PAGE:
May: Pigeon/King Pigeon

This month our focus is going to be on hip openers and what better way to open the hips than in pigeon pose? pigeon pose can also be referred to as sleeping swan in some classes but the goal is still the same; open those hips! This pose is great for stretching out the hips after a long day of sitting at a computer or after a run or a bike ride. If your hips need a warm up before getting into pigeon or if pigeon is just not accessible to you right away there are many poses that can help: wind removing pose, thread the needle, candy cane pose as well as lizard pose or any type of low lunge. There are also a lot of places to go from pigeon pose as it prepares you for backbends and stretches and strengthens your adductors.

Here are some steps to getting into pigeon pose:

  1. Start in downward facing dog. Lift one leg into the air behind you and then sweep it forward between your hands with your knee touching one hand and your foot touching the other.
  2. You want to eventually get your shin parallel to the front of your mat for a deeper stretch but that can take time so start with your leg at whatever angle works best for your body.
  3. Straighten your other leg behind you and sit on the floor. The back of your top foot should be resting on the floor.
  4. If your bum  on the side of your front foot isn’t touching the ground you can place a block or a blanket underneath it for support.
  5. Place your hands on either side of your hips and stretch up as you inhale to elongate your spine.
  6. Slowly move your hands forward and lay your body over top of your front leg keeping your weight equally distributed on both hips. If you can’t get your body all the way down, you can place a block under your forehead to keep it supported or lay over a bolster.
  7. Breathe deeply and stretch your arms forward to gain as much length in the spine as possible.
  8. Don’t forget to do both sides!

If you feel comfortable in your pigeon pose you can also move on to mermaid pose. From sitting up in your pigeon you can bend your back leg up and hook your foot in your elbow crease giving your quad a good stretch as well as opening your shoulders. If you wish to hook your opposite arm over your head to clasp hands, you can do so. If you can’t quite reach your foot, grab a strap and hook it around the top of your foot. If your back and hips are feeling good and you want to try king pigeon you can flip your grip on your foot and try to touch your toes to your head! The most advanced version of this posture is the arm balance flying pigeon.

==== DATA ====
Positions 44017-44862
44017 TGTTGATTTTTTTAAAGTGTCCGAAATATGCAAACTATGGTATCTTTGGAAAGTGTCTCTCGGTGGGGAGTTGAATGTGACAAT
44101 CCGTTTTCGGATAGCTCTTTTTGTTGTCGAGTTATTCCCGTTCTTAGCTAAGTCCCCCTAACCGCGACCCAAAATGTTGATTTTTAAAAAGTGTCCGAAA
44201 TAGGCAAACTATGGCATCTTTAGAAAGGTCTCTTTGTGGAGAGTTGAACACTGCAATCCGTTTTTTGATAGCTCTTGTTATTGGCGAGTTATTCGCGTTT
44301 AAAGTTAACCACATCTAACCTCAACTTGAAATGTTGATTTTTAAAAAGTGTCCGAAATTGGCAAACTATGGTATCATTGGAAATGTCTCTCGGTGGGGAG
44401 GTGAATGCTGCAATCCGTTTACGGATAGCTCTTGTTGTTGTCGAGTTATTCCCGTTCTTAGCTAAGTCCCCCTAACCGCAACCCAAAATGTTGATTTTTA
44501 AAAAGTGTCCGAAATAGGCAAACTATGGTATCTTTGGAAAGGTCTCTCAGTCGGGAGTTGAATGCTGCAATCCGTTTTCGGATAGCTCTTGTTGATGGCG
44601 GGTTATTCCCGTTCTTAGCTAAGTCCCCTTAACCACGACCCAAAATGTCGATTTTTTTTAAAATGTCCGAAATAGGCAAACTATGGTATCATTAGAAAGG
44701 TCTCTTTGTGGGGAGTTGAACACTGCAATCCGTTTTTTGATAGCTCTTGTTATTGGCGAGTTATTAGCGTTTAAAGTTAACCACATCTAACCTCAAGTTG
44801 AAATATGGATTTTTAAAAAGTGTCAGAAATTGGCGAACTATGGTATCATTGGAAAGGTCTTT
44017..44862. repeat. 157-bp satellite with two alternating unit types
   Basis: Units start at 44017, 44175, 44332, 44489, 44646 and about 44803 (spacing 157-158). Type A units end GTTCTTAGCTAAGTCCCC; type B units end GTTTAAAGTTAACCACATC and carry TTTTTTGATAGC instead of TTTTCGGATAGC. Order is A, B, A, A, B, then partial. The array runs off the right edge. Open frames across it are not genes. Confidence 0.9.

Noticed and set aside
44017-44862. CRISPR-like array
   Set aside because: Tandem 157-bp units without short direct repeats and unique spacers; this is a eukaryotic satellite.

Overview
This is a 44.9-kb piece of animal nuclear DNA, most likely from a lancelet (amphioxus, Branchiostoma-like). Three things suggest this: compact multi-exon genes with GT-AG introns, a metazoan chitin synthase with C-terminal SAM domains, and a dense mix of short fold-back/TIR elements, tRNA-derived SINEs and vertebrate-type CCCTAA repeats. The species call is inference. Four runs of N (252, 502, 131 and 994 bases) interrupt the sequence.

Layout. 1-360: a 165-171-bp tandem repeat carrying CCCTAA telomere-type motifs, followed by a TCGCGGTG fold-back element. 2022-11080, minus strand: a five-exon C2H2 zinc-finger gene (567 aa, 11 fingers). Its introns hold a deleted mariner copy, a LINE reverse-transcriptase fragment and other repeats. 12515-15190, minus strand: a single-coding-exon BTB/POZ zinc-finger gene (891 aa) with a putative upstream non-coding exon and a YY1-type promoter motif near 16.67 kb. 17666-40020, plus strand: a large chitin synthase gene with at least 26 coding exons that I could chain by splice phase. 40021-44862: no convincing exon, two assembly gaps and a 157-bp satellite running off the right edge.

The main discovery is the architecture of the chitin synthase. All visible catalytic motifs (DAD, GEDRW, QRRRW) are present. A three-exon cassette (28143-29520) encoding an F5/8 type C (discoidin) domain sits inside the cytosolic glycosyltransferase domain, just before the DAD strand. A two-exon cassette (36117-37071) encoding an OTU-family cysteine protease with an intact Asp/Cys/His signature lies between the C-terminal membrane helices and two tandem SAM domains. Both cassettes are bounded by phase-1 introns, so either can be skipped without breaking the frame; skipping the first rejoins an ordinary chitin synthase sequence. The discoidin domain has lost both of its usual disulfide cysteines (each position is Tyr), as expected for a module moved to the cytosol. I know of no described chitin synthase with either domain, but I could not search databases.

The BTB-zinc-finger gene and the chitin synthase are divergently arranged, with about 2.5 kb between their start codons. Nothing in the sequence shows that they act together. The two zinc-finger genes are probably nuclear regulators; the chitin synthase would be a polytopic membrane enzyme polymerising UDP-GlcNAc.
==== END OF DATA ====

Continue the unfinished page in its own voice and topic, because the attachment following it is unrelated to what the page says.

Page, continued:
If you are feeling confident you can try these steps to getting into it:

  1. After you have warmed up your hips and shoulders, Start standing in mountain pose. Lift one leg and hook your ankle over the top of your knee and flex your foot.
  2. Slowly bend your standing knee and lean forward placing your palms on the floor in front of you. They should be placed shoulder width apart and your fingers should be spread wide gripping the floor.
  3. Hook the top of your top foot around your corresponding elbow and place the knee of the same leg as far up on the arm as you can as you lean forward onto the ball of your standing foot.
  4. Bend your elbows back but keeping them squeezed in towards your body. If your elbows wing out, you can wrap a strap around them to keep them in.
  5. Look between your hands and continue to lean forward using your elbows to hold up your leg.
  6. Begin to extend your standing leg all the way back behind you until you are lifting it in the air, engaging your core and still breathing.
  7. Hold for a few breaths and then gently place your back foot back down on the floor to come out.

There are so many amazing variations to this pose and many accessible ways to get into the using props. Always stay patient and ask your instructor for help if you are unsure.